The ESLint style we are going to use will extend from eslint:recommended and because this is an AngularJS seed project – plugin:angular/johnpapa.


This file contains a list of all folders & files that are to be ignored by git for source control.

It has three entries:-

  • node_modules – For ignoring the NodeJS modules added as dependencies for this project.
  • bower_components – For ignoring the Bower modules this project is dependent upon.
  • dist – This is the output folder that contains the combined & minified JavaScript file. Some people do commit it and publish it to Bower. I am still not sure on what’s the best way for this. Committing the build outputs just does not seem right to me. I’ll think of the implications when I put everything on TeamCity. But, for now, I keep it ignored.


This is the JavaScript file in which your angular module is declared. It declares the name of your module “your-project” along with any dependencies inside the array [].

angular.module("your-project", []);

The readme file for the seed project with instructions on how to use it to create a new project

How do I Start?


Create a new AngularJS Module


  1. NodeJS – This is a JavaScript project after all. So, install Node.JS.
  2. Global Node Packages
    • Bower – Because we are going to be open source JavaScript projects

      npm install -g bower

    • Gulp – This is our task runner which will be doing things like bundling, minification, linting, etc.

      npm install -g gulp

    • ESLint – To maintain code quality we will use ESLint as our JavaScript linter.

      npm install -g eslint

    • mams – The seeder binary I created for AngularJS projects.

      npm install -g mams

    Make sure you have all of these packages installed globally by running:-

    npm list -g --depth=0

    The output should include the following packages:-

    +-- bower@1.8.2
    +-- eslint@4.18.1
    +-- gulp@3.9.1
    +-- mams@1.0.5
  3. Project Name: mx-angular-notify

  4. Project Description: AngularJS module for showing toast notifications
  5. Output JavaScript Filename: angular-notify.js
  6. GitHub Access Token: 72a8a3e2b8374bcb8acaf0d0f7f4a708 (This is just an example. You must generate your own.)


  1. Go to the directory which holds your project. mams will create a directory for your project.

    cd C:\projects

  2. Generate an Access Token so that the init script can create a GitHub repository for you. See the section below to see the steps on how to generate an access token

  3. Initialize your project by giving it a suitable name, description, specifying the name of your compressed/minified JavaScript file and finally providing the access token you generated in the previous step

    mams -p mx-angular-notify -d "AngularJS module for showing toast notifications" -g -t 72a8a3e2b8374bcb8acaf0d0f7f4a708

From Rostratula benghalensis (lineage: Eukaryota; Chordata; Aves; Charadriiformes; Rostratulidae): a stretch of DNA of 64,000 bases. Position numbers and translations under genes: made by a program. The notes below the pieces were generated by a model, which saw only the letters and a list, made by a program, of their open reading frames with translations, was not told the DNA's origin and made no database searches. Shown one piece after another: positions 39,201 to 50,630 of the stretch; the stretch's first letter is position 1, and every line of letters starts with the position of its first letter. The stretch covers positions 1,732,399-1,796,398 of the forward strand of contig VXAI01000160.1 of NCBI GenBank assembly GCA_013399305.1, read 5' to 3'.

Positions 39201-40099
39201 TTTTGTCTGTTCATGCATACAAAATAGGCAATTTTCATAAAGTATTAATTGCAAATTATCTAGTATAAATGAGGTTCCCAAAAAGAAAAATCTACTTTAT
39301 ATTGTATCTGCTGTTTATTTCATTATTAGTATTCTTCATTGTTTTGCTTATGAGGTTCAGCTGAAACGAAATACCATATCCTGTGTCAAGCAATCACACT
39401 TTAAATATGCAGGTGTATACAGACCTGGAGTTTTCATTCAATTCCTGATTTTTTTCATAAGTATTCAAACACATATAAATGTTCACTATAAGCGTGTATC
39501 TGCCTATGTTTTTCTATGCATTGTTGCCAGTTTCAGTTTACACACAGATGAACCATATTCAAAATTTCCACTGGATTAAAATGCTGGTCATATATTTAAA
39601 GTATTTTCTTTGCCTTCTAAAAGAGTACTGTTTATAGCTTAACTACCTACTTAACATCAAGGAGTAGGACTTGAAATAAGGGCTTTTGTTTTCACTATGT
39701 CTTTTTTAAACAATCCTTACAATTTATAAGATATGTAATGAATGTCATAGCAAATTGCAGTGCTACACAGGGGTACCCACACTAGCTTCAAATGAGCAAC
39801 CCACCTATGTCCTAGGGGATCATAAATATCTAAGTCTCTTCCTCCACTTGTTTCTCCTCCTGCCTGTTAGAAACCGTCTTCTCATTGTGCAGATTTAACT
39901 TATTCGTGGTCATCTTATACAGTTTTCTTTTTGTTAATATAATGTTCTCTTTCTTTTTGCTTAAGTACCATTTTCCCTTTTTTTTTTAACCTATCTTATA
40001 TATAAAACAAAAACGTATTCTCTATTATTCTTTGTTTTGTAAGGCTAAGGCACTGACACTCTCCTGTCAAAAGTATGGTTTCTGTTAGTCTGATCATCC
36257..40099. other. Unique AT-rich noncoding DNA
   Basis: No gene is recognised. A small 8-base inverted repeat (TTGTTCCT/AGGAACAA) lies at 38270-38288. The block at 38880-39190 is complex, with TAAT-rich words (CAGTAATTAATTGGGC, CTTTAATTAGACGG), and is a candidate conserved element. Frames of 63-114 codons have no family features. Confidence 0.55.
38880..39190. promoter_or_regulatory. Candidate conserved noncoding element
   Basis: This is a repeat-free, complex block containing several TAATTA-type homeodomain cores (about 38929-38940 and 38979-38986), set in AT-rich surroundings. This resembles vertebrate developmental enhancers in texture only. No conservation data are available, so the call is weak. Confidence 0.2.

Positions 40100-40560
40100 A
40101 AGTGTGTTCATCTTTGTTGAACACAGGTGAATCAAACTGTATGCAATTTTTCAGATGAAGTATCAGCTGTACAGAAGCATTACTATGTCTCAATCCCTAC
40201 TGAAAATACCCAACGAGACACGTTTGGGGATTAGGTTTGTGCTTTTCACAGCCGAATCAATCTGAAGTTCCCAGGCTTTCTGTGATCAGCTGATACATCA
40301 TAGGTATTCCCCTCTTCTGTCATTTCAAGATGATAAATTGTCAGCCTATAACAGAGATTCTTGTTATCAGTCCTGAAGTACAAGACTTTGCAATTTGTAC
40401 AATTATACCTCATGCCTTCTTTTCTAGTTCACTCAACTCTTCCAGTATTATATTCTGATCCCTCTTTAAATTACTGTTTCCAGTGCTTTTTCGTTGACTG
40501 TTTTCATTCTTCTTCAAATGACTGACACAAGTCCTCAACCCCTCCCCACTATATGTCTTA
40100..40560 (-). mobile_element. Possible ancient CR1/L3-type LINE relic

You should get an output like:-

Maxotek Angular Module Seeder v 1.0.5
Creating GitHub Repository
Listing repositories
Found: 31 repositories
Created project directory: mx-angular-notify
Seeder repository:
Seeder repository cloned at: mx-angular-notify
Repository created at:
Project: mx-angular-notify
Description: AngularJS module for showing toast notifications
Output File: mx-angular-notify.js
Project URL:
mx-angular-notify/package.json updated
mx-angular-notify/bower.json updated
mx-angular-notify/build.conf.js updated
Renamed project file to: mx-angular-notify/src/mx-angular-notify.js
mx-angular-notify/src/mx-angular-notify.js updated
Updated project name in: mx-angular-notify/src/mx-angular-notify.js
mx-angular-notify/.git/config updated

So, now you have an AngularJS module project locally along with a remote GitHub repository that you will be pushing to. Open up that favorite IDE of yours and start building your AngularJS module.

That is it, your new project is ready for development. If you want to go start creating your new AngularJS module. Check out my article on how to Create an AngularJS Service.

Alternatively, you can continue reading the article and understand the nitty gritty details of what’s happening under the hood.

Manual Method

Clone this repository and then change the following entires.


  1. name – This is the name of your project
  2. description – Give your project a meaningful description
  3. repository – The URL to your GitHub repository


  1. name – This is the name of your project
  2. description – Give your project a meaningful description
  3. homepage – The URL to your GitHub project


  1. buildJsFilename – The compressed & minified name of your output JavaScript file. This is what others will include using <script> tags


  1. [remote “origin”] -> url – The SSH URL to your Github project’s repository